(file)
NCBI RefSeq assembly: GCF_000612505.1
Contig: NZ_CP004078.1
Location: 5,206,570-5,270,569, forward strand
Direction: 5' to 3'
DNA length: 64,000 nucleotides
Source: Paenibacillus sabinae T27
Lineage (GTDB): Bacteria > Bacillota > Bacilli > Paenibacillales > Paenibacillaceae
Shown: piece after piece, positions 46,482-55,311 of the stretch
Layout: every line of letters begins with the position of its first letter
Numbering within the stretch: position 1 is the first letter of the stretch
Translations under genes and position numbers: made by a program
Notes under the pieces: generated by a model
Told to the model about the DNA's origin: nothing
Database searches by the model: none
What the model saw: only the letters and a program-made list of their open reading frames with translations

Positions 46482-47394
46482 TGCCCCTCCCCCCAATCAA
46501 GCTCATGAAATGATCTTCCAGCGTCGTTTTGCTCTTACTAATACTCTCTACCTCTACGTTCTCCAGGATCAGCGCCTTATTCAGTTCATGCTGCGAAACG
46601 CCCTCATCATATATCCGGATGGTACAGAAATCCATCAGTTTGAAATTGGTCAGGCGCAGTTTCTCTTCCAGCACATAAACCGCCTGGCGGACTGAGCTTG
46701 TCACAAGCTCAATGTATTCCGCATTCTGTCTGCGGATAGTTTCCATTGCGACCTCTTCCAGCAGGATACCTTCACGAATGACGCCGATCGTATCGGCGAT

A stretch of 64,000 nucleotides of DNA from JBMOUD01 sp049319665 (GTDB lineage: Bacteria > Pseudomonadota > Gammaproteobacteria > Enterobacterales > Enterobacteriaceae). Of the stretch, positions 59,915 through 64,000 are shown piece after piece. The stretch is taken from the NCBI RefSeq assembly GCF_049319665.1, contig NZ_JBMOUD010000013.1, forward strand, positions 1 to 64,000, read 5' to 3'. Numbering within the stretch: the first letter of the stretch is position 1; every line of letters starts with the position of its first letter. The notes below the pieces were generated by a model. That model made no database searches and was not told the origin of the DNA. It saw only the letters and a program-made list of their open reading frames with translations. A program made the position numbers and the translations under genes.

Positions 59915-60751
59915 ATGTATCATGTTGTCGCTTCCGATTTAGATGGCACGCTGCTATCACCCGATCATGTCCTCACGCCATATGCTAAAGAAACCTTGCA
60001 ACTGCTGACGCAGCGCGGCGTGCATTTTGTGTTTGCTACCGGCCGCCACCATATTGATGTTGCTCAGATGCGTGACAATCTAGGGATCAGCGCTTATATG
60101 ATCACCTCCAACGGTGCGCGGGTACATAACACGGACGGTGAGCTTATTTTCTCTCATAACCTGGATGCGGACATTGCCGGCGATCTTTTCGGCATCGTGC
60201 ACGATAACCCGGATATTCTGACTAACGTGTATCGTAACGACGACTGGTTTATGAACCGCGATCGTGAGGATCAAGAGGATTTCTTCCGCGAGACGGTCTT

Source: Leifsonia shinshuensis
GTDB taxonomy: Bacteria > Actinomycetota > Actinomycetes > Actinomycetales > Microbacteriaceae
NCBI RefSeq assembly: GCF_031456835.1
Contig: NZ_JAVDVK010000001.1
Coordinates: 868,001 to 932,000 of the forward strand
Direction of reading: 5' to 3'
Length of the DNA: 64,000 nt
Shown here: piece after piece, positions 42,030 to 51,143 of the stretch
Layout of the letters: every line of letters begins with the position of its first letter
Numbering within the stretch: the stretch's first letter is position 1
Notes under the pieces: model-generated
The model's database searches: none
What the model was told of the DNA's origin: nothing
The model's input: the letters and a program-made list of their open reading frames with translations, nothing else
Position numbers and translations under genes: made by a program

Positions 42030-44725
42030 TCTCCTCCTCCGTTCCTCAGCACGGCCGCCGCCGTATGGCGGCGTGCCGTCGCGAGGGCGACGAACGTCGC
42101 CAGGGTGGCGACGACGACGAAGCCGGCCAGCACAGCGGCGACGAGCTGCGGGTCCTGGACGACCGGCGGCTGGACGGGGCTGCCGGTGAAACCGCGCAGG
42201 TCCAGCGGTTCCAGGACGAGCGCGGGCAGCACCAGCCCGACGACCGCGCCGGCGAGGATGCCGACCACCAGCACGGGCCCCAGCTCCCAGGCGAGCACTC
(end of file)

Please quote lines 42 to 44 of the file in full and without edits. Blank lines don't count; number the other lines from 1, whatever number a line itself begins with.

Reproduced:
Positions 42030-44725
42030 TCTCCTCCTCCGTTCCTCAGCACGGCCGCCGCCGTATGGCGGCGTGCCGTCGCGAGGGCGACGAACGTCGC
42101 CAGGGTGGCGACGACGACGAAGCCGGCCAGCACAGCGGCGACGAGCTGCGGGTCCTGGACGACCGGCGGCTGGACGGGGCTGCCGGTGAAACCGCGCAGG